Strong winds have felled trees across Tasmania, killing a
woman and leaving 10,000 homes and businesses without power.
The 63-year-old woman and her husband were clearing trees
outside their Launceston house on Thursday when another tree
was blown down, trapping her.
The man managed to free his wife but she could not be saved.
More than 10,000 homes and businesses are without power
across Tasmania and the SES says its resources are stretched
trying to cope.
TasNetworks spokeswoman Ann Kile said more homes are expected
to lose power overnight as winds up to 130 km/h are forecast
for the state's south.
"There remain a number of wires down, poles down and trees on
lines from the earlier storms," Ms Kile said on Thursday
More than 21,000 properties were blacked out on Thursday
afternoon, mainly across the north of the state.
Tasmania Police Inspector Michael Johnston said people should
stay indoors and travel only when it was essential.
"We would urge people who don't need to make a trip tonight
to stay at home or stay where they are," Insp Johnston said.
Inspector Johnston said the woman who died and her husband
were working outdoors in high winds when the tree came down.
"They had a number of trees fall on their property and they
were in the process of clearing those when a further tree
fell and struck her," Insp Johnston told reporters.
"She was trapped under the tree, her husband was able to cut
some of the tree away and get her out, but unfortunately she
was pronounced dead at the scene by paramedics."
SES regional manager Mhairi Revie said it was proving
difficult to cope with the number of damaged and torn roofs.
"Certainly our resources are stretched," Ms Revie said.
"When it comes to roofing crews, it takes a significant
amount of training and expertise to get up onto roofs safely
and to conduct their work in this type of environment."
A flight carrying Prime Minister Tony Abbott and Treasurer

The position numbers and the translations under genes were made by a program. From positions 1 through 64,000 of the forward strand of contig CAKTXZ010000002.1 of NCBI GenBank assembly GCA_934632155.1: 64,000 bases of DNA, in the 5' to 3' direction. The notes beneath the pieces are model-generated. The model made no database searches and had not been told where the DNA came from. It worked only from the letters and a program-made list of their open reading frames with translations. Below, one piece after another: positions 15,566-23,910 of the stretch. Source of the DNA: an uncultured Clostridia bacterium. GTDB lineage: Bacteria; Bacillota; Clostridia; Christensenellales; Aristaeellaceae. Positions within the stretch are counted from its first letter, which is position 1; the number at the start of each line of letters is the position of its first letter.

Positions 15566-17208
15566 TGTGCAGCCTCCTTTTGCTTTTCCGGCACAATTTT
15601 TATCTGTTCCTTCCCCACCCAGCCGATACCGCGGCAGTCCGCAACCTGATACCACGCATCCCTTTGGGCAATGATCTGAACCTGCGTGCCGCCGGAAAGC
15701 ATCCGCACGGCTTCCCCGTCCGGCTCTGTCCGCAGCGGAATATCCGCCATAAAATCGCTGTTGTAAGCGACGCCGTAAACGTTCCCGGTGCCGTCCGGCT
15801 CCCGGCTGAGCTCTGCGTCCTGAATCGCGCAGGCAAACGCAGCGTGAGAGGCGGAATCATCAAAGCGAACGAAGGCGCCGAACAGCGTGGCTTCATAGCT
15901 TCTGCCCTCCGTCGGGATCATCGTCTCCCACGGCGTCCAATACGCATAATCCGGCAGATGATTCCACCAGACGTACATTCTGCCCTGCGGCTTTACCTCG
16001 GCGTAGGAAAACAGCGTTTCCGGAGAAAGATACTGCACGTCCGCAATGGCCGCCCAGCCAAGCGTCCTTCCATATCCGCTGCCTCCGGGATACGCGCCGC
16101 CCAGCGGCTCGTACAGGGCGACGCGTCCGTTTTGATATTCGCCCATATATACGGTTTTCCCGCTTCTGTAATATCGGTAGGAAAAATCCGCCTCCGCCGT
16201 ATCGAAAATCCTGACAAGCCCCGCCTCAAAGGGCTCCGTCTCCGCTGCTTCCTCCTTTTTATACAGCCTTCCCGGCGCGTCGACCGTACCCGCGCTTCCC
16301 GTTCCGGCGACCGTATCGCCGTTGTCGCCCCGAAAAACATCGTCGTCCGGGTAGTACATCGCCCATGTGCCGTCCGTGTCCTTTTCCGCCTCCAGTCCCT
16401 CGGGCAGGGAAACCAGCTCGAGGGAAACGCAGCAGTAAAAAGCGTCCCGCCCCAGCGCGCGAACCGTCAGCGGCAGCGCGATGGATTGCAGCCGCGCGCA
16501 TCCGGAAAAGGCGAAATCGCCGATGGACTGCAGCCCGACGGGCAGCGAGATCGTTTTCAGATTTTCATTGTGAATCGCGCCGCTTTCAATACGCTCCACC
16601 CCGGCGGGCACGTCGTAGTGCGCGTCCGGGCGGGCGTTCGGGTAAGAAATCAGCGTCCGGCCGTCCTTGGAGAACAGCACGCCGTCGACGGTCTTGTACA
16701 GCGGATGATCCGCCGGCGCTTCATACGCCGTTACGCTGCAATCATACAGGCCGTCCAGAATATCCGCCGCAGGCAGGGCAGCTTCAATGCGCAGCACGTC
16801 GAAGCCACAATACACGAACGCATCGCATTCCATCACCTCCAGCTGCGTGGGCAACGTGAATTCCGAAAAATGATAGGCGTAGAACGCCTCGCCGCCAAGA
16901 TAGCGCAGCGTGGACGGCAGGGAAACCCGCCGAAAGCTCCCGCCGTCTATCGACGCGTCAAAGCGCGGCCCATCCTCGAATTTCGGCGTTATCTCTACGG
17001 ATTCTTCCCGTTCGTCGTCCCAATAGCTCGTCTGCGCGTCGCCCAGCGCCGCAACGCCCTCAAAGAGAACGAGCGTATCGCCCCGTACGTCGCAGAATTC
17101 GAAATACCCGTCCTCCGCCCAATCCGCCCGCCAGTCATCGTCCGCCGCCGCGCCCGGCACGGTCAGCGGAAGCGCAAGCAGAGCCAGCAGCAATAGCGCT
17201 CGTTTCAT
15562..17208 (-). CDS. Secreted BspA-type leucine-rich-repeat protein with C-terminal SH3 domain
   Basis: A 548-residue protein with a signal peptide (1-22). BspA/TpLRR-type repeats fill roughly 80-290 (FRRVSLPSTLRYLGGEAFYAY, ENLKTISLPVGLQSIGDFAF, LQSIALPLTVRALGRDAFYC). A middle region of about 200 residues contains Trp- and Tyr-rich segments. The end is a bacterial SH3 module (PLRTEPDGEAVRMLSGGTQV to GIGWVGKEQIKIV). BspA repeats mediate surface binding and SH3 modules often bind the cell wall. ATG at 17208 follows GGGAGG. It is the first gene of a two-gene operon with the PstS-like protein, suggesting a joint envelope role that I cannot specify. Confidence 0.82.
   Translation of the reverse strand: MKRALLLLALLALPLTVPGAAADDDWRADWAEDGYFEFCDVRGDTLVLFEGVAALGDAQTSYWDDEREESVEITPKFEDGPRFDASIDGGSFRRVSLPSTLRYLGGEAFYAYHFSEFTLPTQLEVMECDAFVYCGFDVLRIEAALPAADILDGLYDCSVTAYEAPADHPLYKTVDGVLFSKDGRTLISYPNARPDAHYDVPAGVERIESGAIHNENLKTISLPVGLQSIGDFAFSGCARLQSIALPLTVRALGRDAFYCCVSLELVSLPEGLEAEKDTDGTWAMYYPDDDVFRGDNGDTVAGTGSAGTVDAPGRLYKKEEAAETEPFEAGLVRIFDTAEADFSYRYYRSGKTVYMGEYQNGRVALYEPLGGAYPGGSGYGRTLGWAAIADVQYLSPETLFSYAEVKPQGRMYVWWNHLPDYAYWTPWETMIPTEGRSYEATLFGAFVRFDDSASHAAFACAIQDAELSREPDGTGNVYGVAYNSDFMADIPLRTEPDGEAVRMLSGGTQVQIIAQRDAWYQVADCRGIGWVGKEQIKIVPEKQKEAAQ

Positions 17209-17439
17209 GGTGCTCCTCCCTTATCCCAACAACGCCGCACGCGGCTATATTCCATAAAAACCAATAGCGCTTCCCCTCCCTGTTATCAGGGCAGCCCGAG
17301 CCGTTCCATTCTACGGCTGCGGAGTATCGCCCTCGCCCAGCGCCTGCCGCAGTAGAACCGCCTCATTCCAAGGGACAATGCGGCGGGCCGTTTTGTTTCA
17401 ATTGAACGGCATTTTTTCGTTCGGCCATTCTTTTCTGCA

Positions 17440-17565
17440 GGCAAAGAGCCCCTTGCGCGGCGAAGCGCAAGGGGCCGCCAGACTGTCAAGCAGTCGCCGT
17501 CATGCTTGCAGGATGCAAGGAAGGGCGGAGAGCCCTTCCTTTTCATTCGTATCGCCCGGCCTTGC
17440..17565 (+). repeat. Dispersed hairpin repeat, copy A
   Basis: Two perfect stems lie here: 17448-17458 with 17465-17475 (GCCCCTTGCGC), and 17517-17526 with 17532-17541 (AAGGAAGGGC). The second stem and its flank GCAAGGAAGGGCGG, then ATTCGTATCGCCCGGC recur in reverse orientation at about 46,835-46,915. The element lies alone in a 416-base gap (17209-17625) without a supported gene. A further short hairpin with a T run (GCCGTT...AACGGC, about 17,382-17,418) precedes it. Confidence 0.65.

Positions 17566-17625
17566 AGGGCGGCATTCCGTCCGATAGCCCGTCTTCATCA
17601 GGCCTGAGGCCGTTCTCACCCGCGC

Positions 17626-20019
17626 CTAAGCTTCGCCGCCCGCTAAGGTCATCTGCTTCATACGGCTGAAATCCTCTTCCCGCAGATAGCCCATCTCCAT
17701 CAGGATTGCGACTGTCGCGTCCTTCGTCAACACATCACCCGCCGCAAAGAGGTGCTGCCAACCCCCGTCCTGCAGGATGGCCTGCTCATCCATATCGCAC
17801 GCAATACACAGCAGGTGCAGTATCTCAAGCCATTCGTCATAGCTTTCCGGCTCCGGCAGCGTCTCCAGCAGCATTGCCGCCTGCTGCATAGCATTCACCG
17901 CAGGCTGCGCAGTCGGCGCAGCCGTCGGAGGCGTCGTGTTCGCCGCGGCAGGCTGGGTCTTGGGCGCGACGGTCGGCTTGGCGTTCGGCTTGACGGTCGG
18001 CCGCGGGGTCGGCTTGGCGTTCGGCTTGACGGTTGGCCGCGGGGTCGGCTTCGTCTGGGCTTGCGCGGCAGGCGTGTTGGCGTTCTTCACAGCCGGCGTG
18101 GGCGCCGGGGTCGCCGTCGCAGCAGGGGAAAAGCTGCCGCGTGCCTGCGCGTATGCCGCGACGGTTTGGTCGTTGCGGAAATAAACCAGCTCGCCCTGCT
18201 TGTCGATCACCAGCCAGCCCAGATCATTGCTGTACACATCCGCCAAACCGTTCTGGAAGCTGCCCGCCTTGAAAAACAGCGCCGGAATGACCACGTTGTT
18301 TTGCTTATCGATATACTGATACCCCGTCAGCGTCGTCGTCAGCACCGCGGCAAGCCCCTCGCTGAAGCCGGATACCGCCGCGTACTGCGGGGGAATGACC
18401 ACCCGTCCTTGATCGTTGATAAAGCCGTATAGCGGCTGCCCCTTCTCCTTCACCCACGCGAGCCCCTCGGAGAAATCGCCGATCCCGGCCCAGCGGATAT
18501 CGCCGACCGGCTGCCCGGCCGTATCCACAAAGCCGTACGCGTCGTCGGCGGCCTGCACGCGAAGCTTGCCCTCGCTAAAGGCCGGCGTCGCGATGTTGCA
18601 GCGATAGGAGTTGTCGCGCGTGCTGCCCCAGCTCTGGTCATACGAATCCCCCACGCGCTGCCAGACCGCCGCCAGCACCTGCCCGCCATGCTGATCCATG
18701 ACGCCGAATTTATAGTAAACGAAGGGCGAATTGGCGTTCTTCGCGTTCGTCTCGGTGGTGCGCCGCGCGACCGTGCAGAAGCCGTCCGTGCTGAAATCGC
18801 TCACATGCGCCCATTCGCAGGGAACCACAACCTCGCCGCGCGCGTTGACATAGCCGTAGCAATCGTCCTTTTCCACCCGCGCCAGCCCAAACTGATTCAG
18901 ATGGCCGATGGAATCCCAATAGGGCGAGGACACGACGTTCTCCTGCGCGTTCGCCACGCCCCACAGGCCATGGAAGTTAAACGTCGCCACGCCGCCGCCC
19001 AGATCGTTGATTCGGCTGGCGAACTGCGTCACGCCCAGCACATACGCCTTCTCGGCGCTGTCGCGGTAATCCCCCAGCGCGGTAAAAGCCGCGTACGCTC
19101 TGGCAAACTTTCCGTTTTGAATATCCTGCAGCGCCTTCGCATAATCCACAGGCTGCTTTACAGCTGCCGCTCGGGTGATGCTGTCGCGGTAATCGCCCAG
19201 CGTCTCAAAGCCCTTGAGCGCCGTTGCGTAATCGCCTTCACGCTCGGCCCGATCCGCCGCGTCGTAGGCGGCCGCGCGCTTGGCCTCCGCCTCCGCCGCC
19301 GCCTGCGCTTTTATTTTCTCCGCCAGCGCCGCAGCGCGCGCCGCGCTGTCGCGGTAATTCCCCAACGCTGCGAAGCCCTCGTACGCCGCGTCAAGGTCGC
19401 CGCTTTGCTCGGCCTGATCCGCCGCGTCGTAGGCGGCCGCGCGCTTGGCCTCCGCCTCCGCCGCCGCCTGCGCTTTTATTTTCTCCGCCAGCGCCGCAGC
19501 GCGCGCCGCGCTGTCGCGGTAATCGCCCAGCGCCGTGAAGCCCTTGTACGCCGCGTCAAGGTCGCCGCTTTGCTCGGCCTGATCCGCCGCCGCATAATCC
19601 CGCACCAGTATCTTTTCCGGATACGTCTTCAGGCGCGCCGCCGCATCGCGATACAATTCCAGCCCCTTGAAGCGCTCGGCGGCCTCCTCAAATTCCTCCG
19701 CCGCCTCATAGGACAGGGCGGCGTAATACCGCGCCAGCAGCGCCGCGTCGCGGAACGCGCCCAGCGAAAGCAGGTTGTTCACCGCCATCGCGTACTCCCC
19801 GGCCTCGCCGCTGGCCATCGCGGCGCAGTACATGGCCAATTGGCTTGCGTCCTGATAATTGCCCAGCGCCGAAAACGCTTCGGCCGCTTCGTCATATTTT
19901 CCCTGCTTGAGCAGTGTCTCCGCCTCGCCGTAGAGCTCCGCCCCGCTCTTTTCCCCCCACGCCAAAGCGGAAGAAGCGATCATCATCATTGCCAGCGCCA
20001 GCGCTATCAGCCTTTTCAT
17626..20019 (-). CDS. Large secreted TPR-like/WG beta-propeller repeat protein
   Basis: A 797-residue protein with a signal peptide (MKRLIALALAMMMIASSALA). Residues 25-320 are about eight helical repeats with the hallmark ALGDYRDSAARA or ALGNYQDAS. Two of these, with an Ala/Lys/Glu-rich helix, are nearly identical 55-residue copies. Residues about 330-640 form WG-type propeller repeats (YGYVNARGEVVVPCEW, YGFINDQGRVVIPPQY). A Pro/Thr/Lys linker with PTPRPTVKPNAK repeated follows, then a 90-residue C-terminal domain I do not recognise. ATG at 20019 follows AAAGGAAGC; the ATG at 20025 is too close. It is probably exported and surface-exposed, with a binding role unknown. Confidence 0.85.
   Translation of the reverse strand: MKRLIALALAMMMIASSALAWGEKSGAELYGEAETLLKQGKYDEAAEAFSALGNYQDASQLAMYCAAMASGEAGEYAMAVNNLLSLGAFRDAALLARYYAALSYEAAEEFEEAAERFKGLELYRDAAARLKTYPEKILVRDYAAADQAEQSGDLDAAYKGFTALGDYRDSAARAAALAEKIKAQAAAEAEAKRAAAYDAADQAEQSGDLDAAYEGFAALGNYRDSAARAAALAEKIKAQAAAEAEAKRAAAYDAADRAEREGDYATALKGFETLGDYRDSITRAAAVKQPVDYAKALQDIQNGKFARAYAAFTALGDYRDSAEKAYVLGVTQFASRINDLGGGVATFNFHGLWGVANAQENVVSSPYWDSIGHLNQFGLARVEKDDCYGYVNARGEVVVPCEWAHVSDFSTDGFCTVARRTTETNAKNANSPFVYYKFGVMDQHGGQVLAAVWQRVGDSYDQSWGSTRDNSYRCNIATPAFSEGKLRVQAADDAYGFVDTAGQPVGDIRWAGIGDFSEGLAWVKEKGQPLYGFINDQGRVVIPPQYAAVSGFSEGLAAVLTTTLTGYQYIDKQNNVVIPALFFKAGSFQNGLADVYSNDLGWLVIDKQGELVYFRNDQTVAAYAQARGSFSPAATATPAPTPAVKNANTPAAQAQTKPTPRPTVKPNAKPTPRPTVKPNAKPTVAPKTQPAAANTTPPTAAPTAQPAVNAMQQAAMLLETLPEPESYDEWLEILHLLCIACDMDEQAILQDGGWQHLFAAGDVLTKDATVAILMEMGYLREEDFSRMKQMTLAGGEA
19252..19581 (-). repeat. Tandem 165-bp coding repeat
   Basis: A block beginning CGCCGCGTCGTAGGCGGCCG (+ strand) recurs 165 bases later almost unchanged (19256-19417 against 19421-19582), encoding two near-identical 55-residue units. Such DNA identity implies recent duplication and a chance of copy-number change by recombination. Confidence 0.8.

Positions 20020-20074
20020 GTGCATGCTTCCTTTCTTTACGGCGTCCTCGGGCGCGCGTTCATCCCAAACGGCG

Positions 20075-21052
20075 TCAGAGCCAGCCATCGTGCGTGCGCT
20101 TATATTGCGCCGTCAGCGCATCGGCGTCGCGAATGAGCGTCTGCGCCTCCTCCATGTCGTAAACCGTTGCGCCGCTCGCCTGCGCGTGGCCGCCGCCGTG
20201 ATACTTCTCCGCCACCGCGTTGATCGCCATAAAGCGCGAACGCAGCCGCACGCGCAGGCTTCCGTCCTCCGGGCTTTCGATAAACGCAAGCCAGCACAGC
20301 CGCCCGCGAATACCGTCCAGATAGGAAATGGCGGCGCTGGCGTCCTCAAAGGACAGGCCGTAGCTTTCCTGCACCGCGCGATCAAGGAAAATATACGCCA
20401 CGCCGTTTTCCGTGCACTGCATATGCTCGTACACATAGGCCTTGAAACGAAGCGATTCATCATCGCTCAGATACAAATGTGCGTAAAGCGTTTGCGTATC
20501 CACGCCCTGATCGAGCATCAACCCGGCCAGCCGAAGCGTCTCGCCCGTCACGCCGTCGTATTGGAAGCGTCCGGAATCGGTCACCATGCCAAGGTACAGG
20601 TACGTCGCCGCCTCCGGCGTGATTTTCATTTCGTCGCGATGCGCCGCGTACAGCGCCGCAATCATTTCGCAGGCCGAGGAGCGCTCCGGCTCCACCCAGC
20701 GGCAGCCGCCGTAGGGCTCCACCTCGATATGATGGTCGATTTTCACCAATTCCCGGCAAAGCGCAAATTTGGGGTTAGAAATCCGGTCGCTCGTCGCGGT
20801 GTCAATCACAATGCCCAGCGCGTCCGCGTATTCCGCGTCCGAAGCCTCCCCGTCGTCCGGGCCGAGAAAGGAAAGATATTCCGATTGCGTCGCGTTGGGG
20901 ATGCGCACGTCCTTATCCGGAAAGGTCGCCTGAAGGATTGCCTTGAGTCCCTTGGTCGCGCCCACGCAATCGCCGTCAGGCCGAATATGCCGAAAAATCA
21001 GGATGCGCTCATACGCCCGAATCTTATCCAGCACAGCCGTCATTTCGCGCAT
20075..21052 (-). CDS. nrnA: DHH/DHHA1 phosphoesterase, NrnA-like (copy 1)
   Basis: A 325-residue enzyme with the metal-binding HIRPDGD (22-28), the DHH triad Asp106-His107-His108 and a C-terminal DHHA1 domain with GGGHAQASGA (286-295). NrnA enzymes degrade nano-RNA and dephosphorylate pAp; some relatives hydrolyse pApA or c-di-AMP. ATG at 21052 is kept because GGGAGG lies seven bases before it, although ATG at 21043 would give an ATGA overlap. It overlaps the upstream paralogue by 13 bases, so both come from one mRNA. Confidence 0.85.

Joe Hockey was unable to land in Launceston because of the
weather and was diverted to Hobart.
Mr Abbott and Mr Hockey instead took part in the Tasmanian
Economic Council meeting via teleconference.
Train lines across the north-west and west coast were also
affected by the wild weather, with TasRail suspending train
services on the Melba Line and west of Western Junction.
At least 15 Tasmanian schools will close on Friday as high
winds and the risk of flash flooding keep children at home.
Meanwhile, the strong winds that felled trees and roofs in
Victoria are expected to ease, but thousands of Victorians
remain without power.
More than 15,000 homes and businesses were without
electricity on Thursday evening, and providers worked through
the night to bring them back online.
The Bureau of Meteorology said the winds were expected to
slow and cool down before potentially bringing hail and snow
on Friday morning and late afternoon.
The SES received more than 1670 calls for help on Thursday,
including to a supermarket car park in Bayswater where a tree
had fallen on 10 cars.
Power company SP AusNet, which covers large parts of regional
Victoria, reported 13,000 customers were blacked out on
An SP AusNet spokeswoman said homes and businesses were
steadily being switched back on as crews repaired fallen
A shop roof was blown off at Newborough in the Latrobe Valley
and was hanging from nearby powerlines, and a home in Mirboo
North was badly damaged when a large tree fell into a room.